A predictive model that incorporates geriatric and oncologic correlates of vulnerability to chemotherapy toxicity in older adults could help both the healthcare provider and the patient weigh the benefits and risks of chemotherapy treatment and could serve as a platform to test interventions to decrease the risk of chemotherapy toxicity. The primary objective of this prospective longitudinal study was to develop a predictive model for grade 3 to 5 toxicity in a cohort of older adults with cancer that uses age, sociodemographic factors, tumor and treatment characteristics, laboratory data, and geriatric assessment variables. Furthermore, we assessed the predictive capability of this model for chemotherapy toxicity in comparison to KPS, a commonly used oncology performance status measure.


The Cancer and Aging Research Group Study “Determining the Utility of an Assessment Tool for Older Adults with Cancer” was open at seven participating institutions. Between November 2006 and November 2009, 500 patients were recruited from the outpatient oncology practices. Eligible patients were age ≥ 65 years, had a diagnosis of cancer, were scheduled to receive a new chemotherapy regimen, and were fluent in English (since all measures in the geriatric assessment tool were not validated in other languages). Assuming a prevalence rate of 30% for grade 3 to 5 toxicity, 500 patients would provide 80% power to detect a prevalence difference of 11% for a dichotomous predictor in logistic regression. The study was approved by the institutional review board at each participating institution. Participating patients completed the informed consent process.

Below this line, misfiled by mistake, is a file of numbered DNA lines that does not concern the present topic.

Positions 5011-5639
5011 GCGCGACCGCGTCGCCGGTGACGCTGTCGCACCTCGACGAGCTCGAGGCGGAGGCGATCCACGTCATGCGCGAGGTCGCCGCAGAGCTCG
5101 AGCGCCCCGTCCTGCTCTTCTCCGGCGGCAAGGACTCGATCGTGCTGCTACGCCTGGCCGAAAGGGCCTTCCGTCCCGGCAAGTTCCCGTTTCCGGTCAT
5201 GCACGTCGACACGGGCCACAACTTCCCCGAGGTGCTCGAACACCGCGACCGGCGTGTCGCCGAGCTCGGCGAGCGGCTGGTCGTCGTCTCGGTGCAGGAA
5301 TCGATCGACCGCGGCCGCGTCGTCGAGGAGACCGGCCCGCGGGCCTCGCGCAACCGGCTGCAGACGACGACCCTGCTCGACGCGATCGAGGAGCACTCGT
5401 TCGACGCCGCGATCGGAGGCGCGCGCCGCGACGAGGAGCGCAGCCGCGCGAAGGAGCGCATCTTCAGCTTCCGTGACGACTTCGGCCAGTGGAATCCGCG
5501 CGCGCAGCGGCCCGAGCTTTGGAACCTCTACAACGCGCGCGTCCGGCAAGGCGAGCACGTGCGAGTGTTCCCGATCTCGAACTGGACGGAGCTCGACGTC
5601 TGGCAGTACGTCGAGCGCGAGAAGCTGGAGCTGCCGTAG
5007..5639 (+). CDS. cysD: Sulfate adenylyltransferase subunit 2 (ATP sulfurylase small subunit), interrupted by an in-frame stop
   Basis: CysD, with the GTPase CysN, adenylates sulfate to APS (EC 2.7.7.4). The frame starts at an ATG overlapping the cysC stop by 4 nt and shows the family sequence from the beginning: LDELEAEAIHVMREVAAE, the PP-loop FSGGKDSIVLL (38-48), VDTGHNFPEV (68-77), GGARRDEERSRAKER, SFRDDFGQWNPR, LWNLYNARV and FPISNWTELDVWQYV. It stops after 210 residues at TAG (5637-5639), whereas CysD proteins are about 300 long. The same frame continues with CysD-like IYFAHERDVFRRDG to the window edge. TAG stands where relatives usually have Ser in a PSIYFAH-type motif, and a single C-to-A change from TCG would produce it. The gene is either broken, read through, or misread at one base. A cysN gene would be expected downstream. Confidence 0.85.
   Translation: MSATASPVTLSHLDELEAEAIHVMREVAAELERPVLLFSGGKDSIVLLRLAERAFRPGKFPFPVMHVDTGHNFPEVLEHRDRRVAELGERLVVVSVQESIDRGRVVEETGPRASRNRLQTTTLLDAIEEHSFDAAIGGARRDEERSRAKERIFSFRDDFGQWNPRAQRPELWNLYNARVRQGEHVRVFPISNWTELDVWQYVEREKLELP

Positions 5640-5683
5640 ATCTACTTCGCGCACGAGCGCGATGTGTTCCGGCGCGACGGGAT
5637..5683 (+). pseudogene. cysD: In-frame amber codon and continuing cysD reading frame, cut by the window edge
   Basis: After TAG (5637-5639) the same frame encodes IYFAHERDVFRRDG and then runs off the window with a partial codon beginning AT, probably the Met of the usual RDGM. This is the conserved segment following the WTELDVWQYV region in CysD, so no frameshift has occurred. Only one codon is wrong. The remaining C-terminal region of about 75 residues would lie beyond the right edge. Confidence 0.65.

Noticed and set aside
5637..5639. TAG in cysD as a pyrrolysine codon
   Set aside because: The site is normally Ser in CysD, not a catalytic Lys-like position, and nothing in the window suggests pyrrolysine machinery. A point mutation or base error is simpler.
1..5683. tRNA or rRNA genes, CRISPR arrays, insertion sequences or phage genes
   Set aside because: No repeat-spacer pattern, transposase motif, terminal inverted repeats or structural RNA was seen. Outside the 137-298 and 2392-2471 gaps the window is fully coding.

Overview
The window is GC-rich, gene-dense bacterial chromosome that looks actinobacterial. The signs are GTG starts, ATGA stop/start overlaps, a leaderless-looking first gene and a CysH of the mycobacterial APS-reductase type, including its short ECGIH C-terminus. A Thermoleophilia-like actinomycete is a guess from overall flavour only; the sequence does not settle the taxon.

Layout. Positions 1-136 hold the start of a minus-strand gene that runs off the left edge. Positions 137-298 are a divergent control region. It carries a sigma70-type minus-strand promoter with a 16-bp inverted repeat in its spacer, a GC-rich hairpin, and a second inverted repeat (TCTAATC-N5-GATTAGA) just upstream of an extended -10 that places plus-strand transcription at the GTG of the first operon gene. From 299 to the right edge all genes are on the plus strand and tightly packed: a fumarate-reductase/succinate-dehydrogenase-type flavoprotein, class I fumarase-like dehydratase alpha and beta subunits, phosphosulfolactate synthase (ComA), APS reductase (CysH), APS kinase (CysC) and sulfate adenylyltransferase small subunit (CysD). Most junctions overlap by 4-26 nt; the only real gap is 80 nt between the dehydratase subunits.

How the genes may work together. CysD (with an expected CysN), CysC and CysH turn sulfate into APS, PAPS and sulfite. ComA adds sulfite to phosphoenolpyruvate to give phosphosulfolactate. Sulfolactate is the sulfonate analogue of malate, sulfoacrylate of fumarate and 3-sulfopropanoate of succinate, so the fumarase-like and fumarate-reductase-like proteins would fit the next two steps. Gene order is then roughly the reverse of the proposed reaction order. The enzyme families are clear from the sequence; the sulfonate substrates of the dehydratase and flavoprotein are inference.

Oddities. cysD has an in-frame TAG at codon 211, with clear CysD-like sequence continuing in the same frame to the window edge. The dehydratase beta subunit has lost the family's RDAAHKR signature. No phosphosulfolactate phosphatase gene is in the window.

Study Schema

Before initiation of the chemotherapy regimen, a geriatric assessment tool was completed. The measures in the tool are outlined in a prior publication describing the development of the tool.16 The geriatric assessment tool (Table 1) had a health care provider and a patient portion. The health care provider portion consisted of three items: the patient's KPS,10 the Timed Up & Go measure (a performance-based measure of functional status),22 and the Blessed Orientation-Memory-Concentration test23 (a screening measure of cognitive function). The patient portion consisted of self-reported measures of functional status, comorbidity, medications, nutrition, psychological state, and social support/function. A member of the health care team assisted those who needed help with completing the questionnaires.

Table 1.
Domains and Measures in the Geriatric Assessment Questionnaire16

Tumor characteristics (tumor type and stage) and pretreatment laboratory data (WBC count, hemoglobin, blood urea nitrogen, creatinine, albumin, and liver function tests) were recorded. The following treatment characteristics were captured: chemotherapy regimen, line of chemotherapy (first line or greater), the use of WBC or RBC growth factors, and the timing of initiation of WBC growth factors (primary or secondary prophylaxis). The chemotherapy dosing for the first cycle of treatment was categorized as standard or dose reduced per the National Comprehensive Cancer Network guidelines.24

The patient was followed from beginning until the end of the chemotherapy course. Toxicities were captured at each clinical encounter (scheduled or emergency visits). Two physicians (the national study principal investigator and site principal investigator) reviewed the patient's chemotherapy course to capture grade 3 to 5 chemotherapy-related toxicities (grade 3, severe; grade 4, life-threatening; and grade 5, fatal) by using the National Cancer Institute Common Terminology Criteria for Adverse Events (NCI CTCAE), version 3.0.25 Blood values were captured as grade 3 to 5 toxicity if they met the criteria on the date of scheduled chemotherapy or at the time the patient was seeking attention because of chemotherapy toxicities.

Statistical Analyses

Descriptive analyses were performed to summarize patient, tumor, and treatment characteristics and geriatric assessment results. The incidence of the specific categories (hematologic and nonhematologic) and types of NCI CTCAE grade 3, 4, or 5 toxicity were calculated.